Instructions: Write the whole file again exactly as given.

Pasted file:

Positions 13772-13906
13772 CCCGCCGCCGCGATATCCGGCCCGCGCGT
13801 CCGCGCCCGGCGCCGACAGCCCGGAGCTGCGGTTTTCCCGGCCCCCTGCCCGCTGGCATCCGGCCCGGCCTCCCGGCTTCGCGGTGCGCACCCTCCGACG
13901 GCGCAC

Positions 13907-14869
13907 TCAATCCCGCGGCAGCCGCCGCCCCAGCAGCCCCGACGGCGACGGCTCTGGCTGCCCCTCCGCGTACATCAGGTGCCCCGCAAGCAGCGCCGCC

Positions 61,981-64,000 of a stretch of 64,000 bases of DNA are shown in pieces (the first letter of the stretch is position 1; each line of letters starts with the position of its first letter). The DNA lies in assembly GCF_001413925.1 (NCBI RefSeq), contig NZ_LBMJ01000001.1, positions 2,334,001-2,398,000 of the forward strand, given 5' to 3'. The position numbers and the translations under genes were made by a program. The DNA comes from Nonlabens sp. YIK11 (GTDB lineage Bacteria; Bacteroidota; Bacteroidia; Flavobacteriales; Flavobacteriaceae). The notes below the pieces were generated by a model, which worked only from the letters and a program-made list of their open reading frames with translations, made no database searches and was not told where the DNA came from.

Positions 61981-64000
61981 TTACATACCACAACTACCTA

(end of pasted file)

Positions 13772-13906
13772 CCCGCCGCCGCGATATCCGGCCCGCGCGT
13801 CCGCGCCCGGCGCCGACAGCCCGGAGCTGCGGTTTTCCCGGCCCCCTGCCCGCTGGCATCCGGCCCGGCCTCCCGGCTTCGCGGTGCGCACCCTCCGACG
13901 GCGCAC

Positions 13907-14869
13907 TCAATCCCGCGGCAGCCGCCGCCCCAGCAGCCCCGACGGCGACGGCTCTGGCTGCCCCTCCGCGTACATCAGGTGCCCCGCAAGCAGCGCCGCC

Positions 61,981-64,000 of a stretch of 64,000 bases of DNA are shown in pieces (the first letter of the stretch is position 1; each line of letters starts with the position of its first letter). The DNA lies in assembly GCF_001413925.1 (NCBI RefSeq), contig NZ_LBMJ01000001.1, positions 2,334,001-2,398,000 of the forward strand, given 5' to 3'. The position numbers and the translations under genes were made by a program. The DNA comes from Nonlabens sp. YIK11 (GTDB lineage Bacteria; Bacteroidota; Bacteroidia; Flavobacteriales; Flavobacteriaceae). The notes below the pieces were generated by a model, which worked only from the letters and a program-made list of their open reading frames with translations, made no database searches and was not told where the DNA came from.

Positions 61981-64000
61981 TTACATACCACAACTACCTA